When Jews Were Funny: Alan Zweig

The premise is that Jews are no longer funny. Alan Zweig, a documentary filmmaker from Toronto, argues that there was once a golden age of Jewish humour but, as American comedian, Jack Carter, who is interviewed in the film, puts it: “All the great Jewish comedians have died. Jewish humour is dead.”

This is because, as many of the comedians Zweig chose to interview testify, Jewish humour lies in Yiddish rhythms and pronunciation, immigration, alienation, testiness, frustration, pain, and darkness. Thus Jews today have become far too comfortable, far too wealthy, and far too assimilated to be funny. As one of them says: “Content isn’t funny. Goyim are content. Goyim aren’t funny.” “We won”, another sadly informs us – and that is the problem. Suburbanisation has drained our acerbity.

I had many problems with this film. Let me begin with the name of the documentary. When Zweig uses the term “Jews” in his title what he really means is: elderly Ashkenazi male Americans, most likely dead ones. Indeed, this seems to be a key criterion for being funny. His documentary is suffused with nostalgia for a long dead past. This blinds Zweig to the range of Jewish comedians in the world today. Most glaringly, where are the Jewish women? Jewish mothers and wives are briefly discussed both as a cause and subject of Jewish humour but the documentary includes only two female interviewees – Judy Gold and Cory Kahaney – two comediennes with which this audience is likely to be unfamiliar. But what about Sarah Silverman, Susie Essman, Norah Ephron, Joan Rivers, Ruby Wax and Gertrude Berg?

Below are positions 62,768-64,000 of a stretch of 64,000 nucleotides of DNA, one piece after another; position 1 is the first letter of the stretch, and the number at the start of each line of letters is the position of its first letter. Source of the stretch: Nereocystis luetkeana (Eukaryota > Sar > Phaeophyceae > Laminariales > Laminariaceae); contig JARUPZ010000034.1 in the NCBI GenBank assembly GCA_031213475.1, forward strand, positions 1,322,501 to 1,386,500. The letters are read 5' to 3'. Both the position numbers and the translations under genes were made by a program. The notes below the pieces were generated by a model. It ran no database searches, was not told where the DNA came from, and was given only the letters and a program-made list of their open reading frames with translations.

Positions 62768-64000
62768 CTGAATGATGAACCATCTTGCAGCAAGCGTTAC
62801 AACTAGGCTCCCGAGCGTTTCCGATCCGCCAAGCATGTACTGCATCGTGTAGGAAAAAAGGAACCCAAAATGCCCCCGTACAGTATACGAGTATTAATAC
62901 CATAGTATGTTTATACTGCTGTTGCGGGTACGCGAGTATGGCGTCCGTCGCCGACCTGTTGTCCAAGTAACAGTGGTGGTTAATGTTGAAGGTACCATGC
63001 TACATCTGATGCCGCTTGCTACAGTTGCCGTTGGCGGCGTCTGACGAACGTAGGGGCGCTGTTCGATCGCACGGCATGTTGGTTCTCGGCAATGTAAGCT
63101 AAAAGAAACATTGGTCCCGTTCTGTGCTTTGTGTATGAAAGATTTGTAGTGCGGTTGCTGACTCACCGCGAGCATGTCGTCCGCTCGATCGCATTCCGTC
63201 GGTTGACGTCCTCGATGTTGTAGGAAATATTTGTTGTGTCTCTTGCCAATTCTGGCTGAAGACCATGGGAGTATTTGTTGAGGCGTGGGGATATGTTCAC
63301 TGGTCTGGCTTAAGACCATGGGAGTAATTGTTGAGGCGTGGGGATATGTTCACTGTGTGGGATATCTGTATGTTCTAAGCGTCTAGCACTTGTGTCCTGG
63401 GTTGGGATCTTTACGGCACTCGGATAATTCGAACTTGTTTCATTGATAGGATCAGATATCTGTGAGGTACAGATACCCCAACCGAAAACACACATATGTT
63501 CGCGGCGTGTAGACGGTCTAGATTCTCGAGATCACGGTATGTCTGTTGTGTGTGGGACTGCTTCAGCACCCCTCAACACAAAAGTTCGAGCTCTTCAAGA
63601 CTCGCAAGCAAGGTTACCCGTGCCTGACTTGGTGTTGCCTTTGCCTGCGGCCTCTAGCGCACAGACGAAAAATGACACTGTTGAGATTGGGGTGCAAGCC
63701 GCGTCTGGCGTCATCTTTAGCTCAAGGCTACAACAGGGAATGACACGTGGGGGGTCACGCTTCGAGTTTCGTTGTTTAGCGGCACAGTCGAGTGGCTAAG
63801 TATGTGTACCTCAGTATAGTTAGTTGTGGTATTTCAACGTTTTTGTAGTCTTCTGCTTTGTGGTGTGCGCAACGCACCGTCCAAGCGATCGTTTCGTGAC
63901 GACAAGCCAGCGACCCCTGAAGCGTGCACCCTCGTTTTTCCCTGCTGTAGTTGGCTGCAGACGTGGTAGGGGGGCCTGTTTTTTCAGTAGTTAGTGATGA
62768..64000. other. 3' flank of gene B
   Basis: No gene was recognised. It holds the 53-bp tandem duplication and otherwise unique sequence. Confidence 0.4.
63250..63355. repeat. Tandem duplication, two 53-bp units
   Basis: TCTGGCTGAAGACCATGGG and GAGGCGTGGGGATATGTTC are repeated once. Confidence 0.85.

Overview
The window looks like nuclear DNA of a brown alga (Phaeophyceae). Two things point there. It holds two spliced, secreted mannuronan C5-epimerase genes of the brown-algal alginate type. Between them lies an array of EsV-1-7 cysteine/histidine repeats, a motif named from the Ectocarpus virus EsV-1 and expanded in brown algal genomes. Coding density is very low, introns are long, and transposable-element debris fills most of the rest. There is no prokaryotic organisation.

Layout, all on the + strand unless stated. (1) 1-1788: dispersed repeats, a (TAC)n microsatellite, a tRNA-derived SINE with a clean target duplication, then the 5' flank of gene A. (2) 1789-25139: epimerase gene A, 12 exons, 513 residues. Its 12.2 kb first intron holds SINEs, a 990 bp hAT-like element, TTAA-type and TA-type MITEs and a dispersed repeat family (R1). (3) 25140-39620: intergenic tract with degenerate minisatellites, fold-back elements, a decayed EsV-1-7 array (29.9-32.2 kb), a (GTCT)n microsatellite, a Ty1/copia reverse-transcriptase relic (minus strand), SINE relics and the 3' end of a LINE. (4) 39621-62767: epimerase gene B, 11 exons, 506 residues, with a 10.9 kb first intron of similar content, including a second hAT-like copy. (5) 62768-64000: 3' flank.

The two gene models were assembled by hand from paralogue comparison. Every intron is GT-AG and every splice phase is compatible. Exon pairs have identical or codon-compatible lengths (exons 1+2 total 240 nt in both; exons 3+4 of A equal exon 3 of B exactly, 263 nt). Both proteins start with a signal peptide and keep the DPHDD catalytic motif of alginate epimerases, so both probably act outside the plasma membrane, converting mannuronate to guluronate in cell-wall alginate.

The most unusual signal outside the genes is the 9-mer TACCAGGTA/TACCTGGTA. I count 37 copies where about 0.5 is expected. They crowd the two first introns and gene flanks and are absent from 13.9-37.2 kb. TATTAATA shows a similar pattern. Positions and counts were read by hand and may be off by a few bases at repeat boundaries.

On the subject of Lenny Bruce, it is a shade, a major, almost criminal, oversight that although he is quoted at the outset, he is nowhere discussed in any depth. How can the history of Jewish comedy be told without referring to the one stand-up comedian who probably did more than anyone else to take Jewish comedy out of the safe environment of the Borscht Belt and Catskills in which it had been comfortably ensconced in the 1940s and 1950s and into the American mainstream in the 1960s? Bruce’s taxonomy of what is Jewish and what is Goyish, which I briefly quoted above, is a key defining routine of Jewish identity in the twentieth century.

Zweig fails to really acknowledge that Jewish comedy is not just restricted to the stand-up circuit, whether of the Borscht Belt, nightclub or television variety. What about Larry David, Jerry Seinfeld, David Schwimmer, Ben Stiller, Jason Biggs or those Jewish actors who form the rap ensemble known as the “Jew Tang Clan”? It seems shocking that Woody Allen nowhere received a mention. On this vein, what about other film directors, actors and writers such as Mel Brooks, Gene Wilder or Judd Apatow? How can you survey the history of Jewish comedy without mentioning Blazing Saddles (1974) or The Producers (1967)? Jewish comedy was also disseminated through the printed word. Mad Magazine pioneered the film spoof long before David Zucker and Jim Abrahams made Airplane! (1980). What about cartoonist Jules Feiffer or novelist Joseph Heller or even the comedy of Stanley Kubrick in his Lolita (1962) and Dr. Strangelove or: How I Learned to Stop Worrying and Love the Bomb (1964)? While a documentary cannot be hope to either comprehensive or exhaustive, a simple nod to the range of Jewish comedy would have been welcomed at the very least.


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